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Life lessons from a hamster

How I learned companionship, responsibility and grief through Nacho

Cecy Juárez is a Life columnist for The Cavalier Daily.
Cecy Juárez is a Life columnist for The Cavalier Daily.

Many of us have had the experience of owning a pet at some point in our lives. Whether it be man’s best friend, a cat or even a fish, pets enrich our lives. I had the privilege and honor of owning a pet hamster, Nacho, when I was six years old.

We adopted Nacho from our local PetSmart, and I fell in love with him instantly. Brown and white patches of fur covered his tiny, fluffy body — he was the cutest thing I had ever held in my short six years. I often played with him by placing him in his little ball and letting him roll around the living room. He especially loved to rush toward the stairs and bounce all the way down to the basement. Anytime I would hold him in my hand, he would never bite or scratch me. He’d always let me pet him gently and play around with him. He was the little furry friend I never knew I needed but couldn’t live without.

This adorable hamster, however, came with a plethora of responsibilities that I wasn’t prepared for. My parents charged me and my older sister with taking care of our little pet. We had to thoroughly clean his cage once a week, feed him and ensure his water tube was full. We even had to clean his ball whenever he would relieve himself while running around inside. To put it lightly, I was not a fan of some of these chores. It was the first time I had to bear responsibility in caring for something that wasn’t myself. I mean, I was only six at the time, so I was barely able to even look after myself.

As much as it embarrasses me to say this, this column serves as my first transparent confession that I was a terrible hamster caretaker. I always “forgot” to clean out his cage, feed him and do other similar chores. My older sister would constantly reprimand me for slacking off, since she would have to make up for it. My family’s persistent scolding eventually made me realize that I had agreed to these responsibilities and that I needed to hold up my end of the bargain. I got a little better at looking after Nacho, but only as much as a six-year-old could.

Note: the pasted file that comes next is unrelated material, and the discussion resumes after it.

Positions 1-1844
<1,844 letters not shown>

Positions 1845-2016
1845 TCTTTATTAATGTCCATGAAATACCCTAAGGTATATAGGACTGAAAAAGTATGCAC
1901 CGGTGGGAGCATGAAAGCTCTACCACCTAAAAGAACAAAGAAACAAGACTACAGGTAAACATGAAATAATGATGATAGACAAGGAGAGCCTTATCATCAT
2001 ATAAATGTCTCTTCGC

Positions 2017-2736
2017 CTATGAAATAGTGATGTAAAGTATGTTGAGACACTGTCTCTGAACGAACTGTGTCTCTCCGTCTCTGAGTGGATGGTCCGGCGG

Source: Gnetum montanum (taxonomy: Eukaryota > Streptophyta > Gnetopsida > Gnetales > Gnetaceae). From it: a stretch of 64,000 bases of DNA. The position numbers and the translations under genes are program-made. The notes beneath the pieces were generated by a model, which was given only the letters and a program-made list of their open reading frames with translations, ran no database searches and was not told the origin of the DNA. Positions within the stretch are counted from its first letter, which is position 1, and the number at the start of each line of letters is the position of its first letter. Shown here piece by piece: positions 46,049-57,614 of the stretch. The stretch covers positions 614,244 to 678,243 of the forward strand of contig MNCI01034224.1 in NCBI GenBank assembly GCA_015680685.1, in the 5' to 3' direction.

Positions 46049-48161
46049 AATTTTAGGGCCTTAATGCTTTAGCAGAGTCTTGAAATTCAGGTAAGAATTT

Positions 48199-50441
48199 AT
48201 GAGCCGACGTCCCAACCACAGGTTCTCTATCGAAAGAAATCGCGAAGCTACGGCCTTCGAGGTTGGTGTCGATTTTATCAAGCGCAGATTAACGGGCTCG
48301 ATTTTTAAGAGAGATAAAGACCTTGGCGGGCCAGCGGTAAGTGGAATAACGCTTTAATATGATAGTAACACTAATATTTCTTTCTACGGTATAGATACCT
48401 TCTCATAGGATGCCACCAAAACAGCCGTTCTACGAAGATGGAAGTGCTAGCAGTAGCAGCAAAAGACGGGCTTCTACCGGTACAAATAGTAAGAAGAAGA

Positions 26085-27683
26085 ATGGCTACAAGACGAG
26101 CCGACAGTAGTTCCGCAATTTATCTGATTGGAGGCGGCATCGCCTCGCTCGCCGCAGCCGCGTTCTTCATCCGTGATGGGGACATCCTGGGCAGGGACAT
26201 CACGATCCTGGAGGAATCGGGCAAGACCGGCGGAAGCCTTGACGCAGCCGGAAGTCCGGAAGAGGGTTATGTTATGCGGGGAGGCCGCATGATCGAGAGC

After three wonderful years with Nacho, he passed away peacefully in his sleep. This was one of my first brushes with death. I was so young, so I didn’t entirely understand the concept of someone dying. But what I knew was that Nacho had reached an old age for a hamster and that he was no longer awake. 

For the first time in my life, I grieved. 

I wasn’t prepared for the kinds of emotions that I felt after Nacho’s passing. I had never dealt with anything like that before — I felt lost and confused. I missed hearing his nightly zoomies where he’d run widely on his squeaky wheel for half an hour. We tried to make up for him with Nacho III — we don’t talk about Nacho II — but no other hamster could ever replace Nacho I. Eventually, I overcame my sadness and hoped that he was enjoying himself in hamster heaven. 

Looking back at my experience with Nacho, I’m grateful for the few years that I had with him. I didn’t know it back then, but Nacho would help me learn how to navigate life.

I learned the values of compassion, patience, responsibility, hygiene and sorrow. Playing with him taught me how to be mindful and careful when dealing with more delicate things. All of the annoying and yucky tasks of keeping his cage clean prepared me for cleaning up after myself and keeping the house neat. Finally, I learned what it meant to grieve for someone — it meant that I had the privilege of sharing my life with a loving companion.

And I know I’m not the only one that has had this experience — I share the joy of having had a pet with so many people. We just might not have realized all of the values that our four-legged friends have helped us develop, no matter how big or small. Pets can bring out the best in us and drive us to be better for them. 

I haven’t had a pet since, but I am grateful for the short time in my life that I shared with Nacho. I know I’ll always keep in mind the lessons I learned from him and do my best to apply them in my life.

Cecy Juárez is a Life Columnist for The Cavalier Daily. She can be reached at